The community of Thula ‘Mntwana is fighting against the lack of housing and government corruption in the allocation of the few houses which have been built. The community has been promised houses since 1996 when they were relocated from Moffatt Park to the current location of Thula ‘Mntwana. Ever since, the community has endured broken promises of successive ANC governments and shattered dreams of a better life.
When ultimately 1030 housing units were built and completed in March 2013, it became clear that the numbers were inadequate and government officials started selling them. After several appeals to government to allocate the houses in a fair and transparent manner fell on deaf ears, the community took a decision to occupy them. In so doing, the community was first and foremost refusing to endorse the corruption and sale of the RDP houses. The community is prepared to move if only the list for proper allocation of houses can be issued for public scrutiny and community supervision of the allocation according to the list.
Government apparently obtained a court order effectively evicting the community from the occupied houses. The community has decided to oppose this threat of eviction. Together with the Workers and Socialist Party, the community is mobilising for rolling mass action in Thula ‘Mntwana. It is appealing for solidarity from all members of the community, whether of South African or foreign origin, neighbouring communities and all progressive forces in the country to come to its defence in this struggle.
This is all the more urgent and necessary because, judging by the threats of the ANC councillor and MMC for housing, Mr Dan Bovu, about ‘the law taking its due course’, it is clear that the government is contemplating suppressing this struggle by brutal force. This would follow on the drowning in blood of the struggle of the Elias Motsoaledi community in Soweto, where a member of the community was brutally killed by the police last month, not to mention Ficksburg and Marikana, the most well-known examples the increasing state repression.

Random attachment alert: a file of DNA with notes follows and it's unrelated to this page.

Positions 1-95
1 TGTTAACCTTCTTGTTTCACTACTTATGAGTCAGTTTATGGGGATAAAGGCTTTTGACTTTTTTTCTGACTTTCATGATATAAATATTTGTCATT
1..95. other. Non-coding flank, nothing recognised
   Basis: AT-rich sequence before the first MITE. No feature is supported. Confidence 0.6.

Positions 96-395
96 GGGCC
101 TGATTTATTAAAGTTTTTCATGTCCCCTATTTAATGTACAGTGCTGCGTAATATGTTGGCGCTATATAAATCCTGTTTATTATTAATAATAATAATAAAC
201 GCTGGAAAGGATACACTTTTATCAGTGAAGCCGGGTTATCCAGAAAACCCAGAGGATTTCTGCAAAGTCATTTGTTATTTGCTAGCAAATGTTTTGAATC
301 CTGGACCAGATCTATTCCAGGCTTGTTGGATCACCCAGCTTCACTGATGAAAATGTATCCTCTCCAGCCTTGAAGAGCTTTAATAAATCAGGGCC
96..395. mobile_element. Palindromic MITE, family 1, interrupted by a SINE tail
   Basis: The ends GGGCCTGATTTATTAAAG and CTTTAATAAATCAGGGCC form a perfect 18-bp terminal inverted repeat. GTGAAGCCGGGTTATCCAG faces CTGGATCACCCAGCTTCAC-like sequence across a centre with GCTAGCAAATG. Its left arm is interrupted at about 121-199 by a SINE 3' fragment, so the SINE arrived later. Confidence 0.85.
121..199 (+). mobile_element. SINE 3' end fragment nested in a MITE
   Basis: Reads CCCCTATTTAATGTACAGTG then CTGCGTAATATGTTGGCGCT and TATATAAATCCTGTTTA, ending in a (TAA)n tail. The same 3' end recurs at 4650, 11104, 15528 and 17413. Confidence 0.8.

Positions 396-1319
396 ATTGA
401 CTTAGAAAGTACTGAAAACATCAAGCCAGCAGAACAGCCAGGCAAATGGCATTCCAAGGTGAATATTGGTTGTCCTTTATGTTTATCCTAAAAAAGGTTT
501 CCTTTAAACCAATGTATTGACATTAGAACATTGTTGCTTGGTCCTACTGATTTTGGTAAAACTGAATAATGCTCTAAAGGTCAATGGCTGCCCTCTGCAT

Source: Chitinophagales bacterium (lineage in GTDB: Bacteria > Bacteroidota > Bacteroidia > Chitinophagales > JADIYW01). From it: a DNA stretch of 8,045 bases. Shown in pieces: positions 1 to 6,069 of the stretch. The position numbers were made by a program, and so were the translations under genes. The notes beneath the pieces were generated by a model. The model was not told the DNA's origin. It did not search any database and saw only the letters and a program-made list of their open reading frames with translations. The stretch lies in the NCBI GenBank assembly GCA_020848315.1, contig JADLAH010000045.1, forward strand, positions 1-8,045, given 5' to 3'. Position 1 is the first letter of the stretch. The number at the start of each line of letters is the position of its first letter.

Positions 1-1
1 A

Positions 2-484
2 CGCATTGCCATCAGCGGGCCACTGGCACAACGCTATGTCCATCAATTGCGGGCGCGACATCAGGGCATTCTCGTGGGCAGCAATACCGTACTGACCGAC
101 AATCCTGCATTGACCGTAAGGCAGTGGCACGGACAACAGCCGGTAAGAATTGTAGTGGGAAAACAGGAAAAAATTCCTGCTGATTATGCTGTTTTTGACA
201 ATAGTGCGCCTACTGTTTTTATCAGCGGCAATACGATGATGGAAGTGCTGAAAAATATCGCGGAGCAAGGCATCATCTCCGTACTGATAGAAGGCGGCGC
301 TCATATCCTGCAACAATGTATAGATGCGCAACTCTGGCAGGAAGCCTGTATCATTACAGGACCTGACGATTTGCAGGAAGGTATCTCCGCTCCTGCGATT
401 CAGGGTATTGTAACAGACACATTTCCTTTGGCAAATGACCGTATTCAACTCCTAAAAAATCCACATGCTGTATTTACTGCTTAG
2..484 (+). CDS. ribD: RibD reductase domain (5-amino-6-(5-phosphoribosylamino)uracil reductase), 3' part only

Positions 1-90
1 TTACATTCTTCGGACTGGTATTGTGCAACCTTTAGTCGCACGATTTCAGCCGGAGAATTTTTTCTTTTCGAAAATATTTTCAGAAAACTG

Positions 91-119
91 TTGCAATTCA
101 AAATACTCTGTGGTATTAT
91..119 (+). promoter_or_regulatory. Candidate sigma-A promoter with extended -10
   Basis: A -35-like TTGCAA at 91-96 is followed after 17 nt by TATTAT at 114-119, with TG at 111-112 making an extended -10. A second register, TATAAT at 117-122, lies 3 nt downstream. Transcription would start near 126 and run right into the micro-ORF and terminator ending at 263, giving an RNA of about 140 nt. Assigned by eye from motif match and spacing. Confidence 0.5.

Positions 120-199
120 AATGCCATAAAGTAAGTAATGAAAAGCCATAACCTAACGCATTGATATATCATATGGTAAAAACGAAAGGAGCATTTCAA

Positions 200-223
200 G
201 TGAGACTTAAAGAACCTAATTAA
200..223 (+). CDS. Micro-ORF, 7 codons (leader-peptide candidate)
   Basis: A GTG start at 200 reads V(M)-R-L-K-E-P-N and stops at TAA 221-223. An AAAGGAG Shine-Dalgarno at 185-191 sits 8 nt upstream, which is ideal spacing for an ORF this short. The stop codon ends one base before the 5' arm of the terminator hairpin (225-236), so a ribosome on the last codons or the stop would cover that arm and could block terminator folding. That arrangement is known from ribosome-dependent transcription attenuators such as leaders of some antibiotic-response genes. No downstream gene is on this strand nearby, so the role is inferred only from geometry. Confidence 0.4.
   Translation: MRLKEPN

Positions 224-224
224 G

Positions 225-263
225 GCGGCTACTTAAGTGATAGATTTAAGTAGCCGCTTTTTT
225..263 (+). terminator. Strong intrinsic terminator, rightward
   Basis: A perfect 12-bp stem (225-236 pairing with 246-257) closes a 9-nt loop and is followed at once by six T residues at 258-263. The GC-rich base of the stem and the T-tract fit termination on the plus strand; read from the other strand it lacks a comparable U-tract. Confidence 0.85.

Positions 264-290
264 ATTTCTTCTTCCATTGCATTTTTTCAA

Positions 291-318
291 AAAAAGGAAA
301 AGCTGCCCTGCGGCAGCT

The Democratic Socialist Movement (DSM) and WASP are currently involved in this struggle, as part of broad mobilisation of communities involved in struggles for better delivery of essential public services, housing and jobs south of Johannesburg. This mobilisation itself is a step in the building a national campaign for service delivery, through which WASP aims to unite all working class and poor communities. In addition to Thula ‘Mntwana, the campaign at present involves several Gauteng communities such as Freedom Park, Elias Motsoaledi, Kliptown and Khutsong.
WASP has taken this initiative to end the tragedy that sees working class communities throughout the country endure enormous sacrifices in bitter and desperate struggles for delivery of housing, water, electricity, jobs etc, while remaining disunited. It is this deplorable lack of unity within and across communities which we believe is a significant factor in the defeats of the struggles of these communities.
These heroic struggles demand that communities combat all sectarian and divisive chauvinist tendencies such as tribalism, regionalism and above all, xenophobia. These tendencies are divisive and undermine working class solidarity and unity in action, which is the most important condition for the victory of every working class struggle.
WASP stands for struggle in demand of housing, electricity, water, jobs and education for all, for an end to all privileges for politicians – for workers representatives on workers wages – and for the nationalisation of the mines, banks, big farms and factories under democratic control by workers and communities to ensure that the wealth of this country can be used for the benefit of all who live in it.